1: Glad to hear it
2: Do the math, a small 6 ft wide boat fishing 9ft rods off the bow theoretically covers 24 ft of water side to side. A larger guide style boat with 12ft bow rods and 9 feet at the gunnel theoretically covers 33 feet. Add the sequentially staggered rods staged a couple feet apart both width and depth, the amount of water covered is not what I nor any guide would call negligible. I call it a wall of death.
3: Softer tip rods allow the gear to work and generate more action in addition to loading up in the middle after the fish has committed to the take. A salmon typically grabs a herring, chews, then turns to the side. You can see these actions on the rod from the initial bite (bouncing rod) to the rod burying into the water (unless you get the grab and swim or a slackline bite witch is always interesting watching it play out). We all know that with herring it's a wait...wait...wait...ok grab the rod the lines peeling scenario. Hardware generally turns into a more immediate or aggressive slam. I will say I prefer a 9ft rod for 3.5s and I run a tight drag. I can get the flasher thumping with adjusting bumper lengths so a longer more limber rod isn't important. I also run a tight drag and kicker set the once the reel is peeling. That is something I've taken from most the guides that are very good at what they do.
If you watch some underwater videos with kokanee and chinook, you'll better see what I am trying to explain in regards to their behavior, the gear and how the rods are designed to increase those odds of not eating chicken for dinner. I don't follow you exactly on how the gear is already preloaded with drag, are you referring to rod/reel drag above or the friction drag of water resistance? My feeling is anything under the water is "negligible" in that regard. You could be trolling a brick or a flasher, that fish isn't going to feel the extra drag created by the brick under water until its hooked. That drag creates kick back and a shallower line angle.
4) The longer rods are here to stay. They have a place on the larger boats that accomodate the cumbersomeness. The drawbacks are control of the fish at the net for sure. You asked these things to be explained in the initial post. I am trying to do that. Keep in mind these rods and "fads" are created by the guys on the water. Not a marketing agency. I help some of these companies design, test and sell these fads and manage the guides that use them. So I hope my grain of salt is enough to answer your questions, not generate an argument.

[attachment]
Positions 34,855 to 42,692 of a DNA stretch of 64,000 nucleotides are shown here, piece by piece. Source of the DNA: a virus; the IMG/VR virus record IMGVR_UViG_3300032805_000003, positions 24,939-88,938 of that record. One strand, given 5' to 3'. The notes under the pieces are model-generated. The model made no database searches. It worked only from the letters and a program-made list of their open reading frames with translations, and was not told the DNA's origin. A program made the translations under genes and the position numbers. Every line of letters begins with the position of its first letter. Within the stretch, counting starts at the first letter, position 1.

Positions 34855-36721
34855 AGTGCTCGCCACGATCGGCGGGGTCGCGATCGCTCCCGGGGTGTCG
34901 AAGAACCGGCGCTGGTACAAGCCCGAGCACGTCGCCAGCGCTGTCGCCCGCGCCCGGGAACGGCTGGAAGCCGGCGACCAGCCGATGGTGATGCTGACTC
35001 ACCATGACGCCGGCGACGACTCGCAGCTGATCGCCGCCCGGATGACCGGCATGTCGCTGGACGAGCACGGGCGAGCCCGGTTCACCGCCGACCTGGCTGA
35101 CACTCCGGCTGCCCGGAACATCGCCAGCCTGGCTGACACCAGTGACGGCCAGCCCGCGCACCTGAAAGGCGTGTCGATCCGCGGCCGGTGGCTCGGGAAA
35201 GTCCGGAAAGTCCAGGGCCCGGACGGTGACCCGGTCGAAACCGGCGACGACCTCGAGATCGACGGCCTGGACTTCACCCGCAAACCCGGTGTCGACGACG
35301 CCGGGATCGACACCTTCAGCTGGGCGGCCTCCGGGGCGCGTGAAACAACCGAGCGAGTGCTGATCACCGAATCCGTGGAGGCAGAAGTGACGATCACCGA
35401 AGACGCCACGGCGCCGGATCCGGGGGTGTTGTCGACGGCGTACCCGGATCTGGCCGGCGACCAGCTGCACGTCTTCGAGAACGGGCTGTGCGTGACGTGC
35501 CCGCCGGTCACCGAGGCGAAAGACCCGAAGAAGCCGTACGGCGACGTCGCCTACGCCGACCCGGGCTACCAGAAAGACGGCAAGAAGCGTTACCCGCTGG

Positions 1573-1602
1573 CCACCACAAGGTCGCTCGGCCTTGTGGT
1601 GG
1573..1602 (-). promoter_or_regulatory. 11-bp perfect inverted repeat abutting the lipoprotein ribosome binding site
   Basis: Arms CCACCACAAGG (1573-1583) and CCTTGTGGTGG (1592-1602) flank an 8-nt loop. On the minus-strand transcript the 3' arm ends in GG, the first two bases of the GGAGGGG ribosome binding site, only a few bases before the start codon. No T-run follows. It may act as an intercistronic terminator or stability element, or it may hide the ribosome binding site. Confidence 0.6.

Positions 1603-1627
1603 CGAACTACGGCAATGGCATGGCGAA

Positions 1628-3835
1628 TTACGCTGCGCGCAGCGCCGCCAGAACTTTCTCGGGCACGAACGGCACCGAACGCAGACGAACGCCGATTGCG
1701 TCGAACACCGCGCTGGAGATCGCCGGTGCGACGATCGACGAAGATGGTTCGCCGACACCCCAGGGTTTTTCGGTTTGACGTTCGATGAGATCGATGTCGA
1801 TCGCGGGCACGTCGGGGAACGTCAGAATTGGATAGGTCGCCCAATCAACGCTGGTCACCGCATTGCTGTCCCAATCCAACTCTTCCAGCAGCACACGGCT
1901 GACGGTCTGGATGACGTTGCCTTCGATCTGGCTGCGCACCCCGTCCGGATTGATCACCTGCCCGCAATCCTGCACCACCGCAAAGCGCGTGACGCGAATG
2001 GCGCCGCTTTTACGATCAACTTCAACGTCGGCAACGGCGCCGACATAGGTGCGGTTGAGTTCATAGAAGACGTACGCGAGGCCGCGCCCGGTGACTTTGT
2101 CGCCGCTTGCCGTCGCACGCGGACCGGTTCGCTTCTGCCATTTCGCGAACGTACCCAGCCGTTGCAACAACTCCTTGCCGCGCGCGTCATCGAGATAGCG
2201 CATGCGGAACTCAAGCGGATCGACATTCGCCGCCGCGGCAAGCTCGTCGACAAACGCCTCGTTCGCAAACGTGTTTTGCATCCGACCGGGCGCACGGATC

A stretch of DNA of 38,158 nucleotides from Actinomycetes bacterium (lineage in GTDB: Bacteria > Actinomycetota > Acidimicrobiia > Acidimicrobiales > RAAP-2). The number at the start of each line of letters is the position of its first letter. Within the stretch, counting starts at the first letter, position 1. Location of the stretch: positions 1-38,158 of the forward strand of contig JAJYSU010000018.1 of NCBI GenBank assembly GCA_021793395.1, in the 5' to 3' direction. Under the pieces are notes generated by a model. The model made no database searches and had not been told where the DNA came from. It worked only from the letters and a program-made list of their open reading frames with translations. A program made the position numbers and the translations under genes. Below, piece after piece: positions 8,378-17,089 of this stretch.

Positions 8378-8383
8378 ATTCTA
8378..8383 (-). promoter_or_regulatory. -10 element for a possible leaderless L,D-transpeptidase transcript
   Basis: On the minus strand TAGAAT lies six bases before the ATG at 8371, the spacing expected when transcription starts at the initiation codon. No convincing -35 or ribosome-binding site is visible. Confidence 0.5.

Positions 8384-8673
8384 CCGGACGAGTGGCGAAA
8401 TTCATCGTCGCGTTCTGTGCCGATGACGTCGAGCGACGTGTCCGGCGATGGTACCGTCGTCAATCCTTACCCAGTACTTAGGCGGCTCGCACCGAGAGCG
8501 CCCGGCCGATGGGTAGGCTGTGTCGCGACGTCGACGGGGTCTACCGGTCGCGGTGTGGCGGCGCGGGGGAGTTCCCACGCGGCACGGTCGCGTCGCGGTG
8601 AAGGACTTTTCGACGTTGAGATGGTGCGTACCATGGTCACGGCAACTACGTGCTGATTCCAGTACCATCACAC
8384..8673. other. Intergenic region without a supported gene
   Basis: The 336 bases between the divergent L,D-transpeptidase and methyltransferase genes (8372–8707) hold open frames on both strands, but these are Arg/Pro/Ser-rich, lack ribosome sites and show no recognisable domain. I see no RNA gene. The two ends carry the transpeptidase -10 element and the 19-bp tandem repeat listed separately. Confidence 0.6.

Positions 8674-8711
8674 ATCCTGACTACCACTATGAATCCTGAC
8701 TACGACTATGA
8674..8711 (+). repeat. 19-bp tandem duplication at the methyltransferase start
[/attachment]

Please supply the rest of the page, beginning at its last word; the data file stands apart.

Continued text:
cobias

Member
Not taking at as an argument at all. Great stuff . I think its all in the experience . Meaning , what you are willing to spend , maintain, deal with , to catch a fish . To me , as i get older , i want stuff simpler and easier . Both while fishing, the fight and at the end of the day . I have put a fair amount of salmon and steelhead in the boat in my years , but im no fish slayer or guide . Mainly due to time and finances constraints . But i have learned a few things along the way . I know that doing x,y , z doesn't guarantee fish in the boat . Being on fish during a bite is about 80% of the game . I have had people in my boat that wailed on fish not really having the right rig up. I mean in the ballpark but barely . A beat up 6' pole , reel with a broken bail trip, too heavy of line , too much weight, huge spin glow, crappy eggs - nailed two bright winters and i didnt buy a bite with my spot on gear all day . Learned alot right there .

Same this year . Guy puts on a herring , too lazy to change it out . We drug that thing from Rhododendron drive to the wall. It was blown out but still kinda rolling and BAM ! Fish on . 25lb chromer . Go figure . I can see it now " well , thats what we call the custom roll cut. Do your 45/45 then smash it into your cutting board real good . Hooks go anywhere"

Its all good . Ill still do what i do . Basic rigup , 40lb mono mainline , affordable replaceable ugly stick 9' casting rod , and my Okuma coldwater reel . It will get er done . Herring behind a fish flash .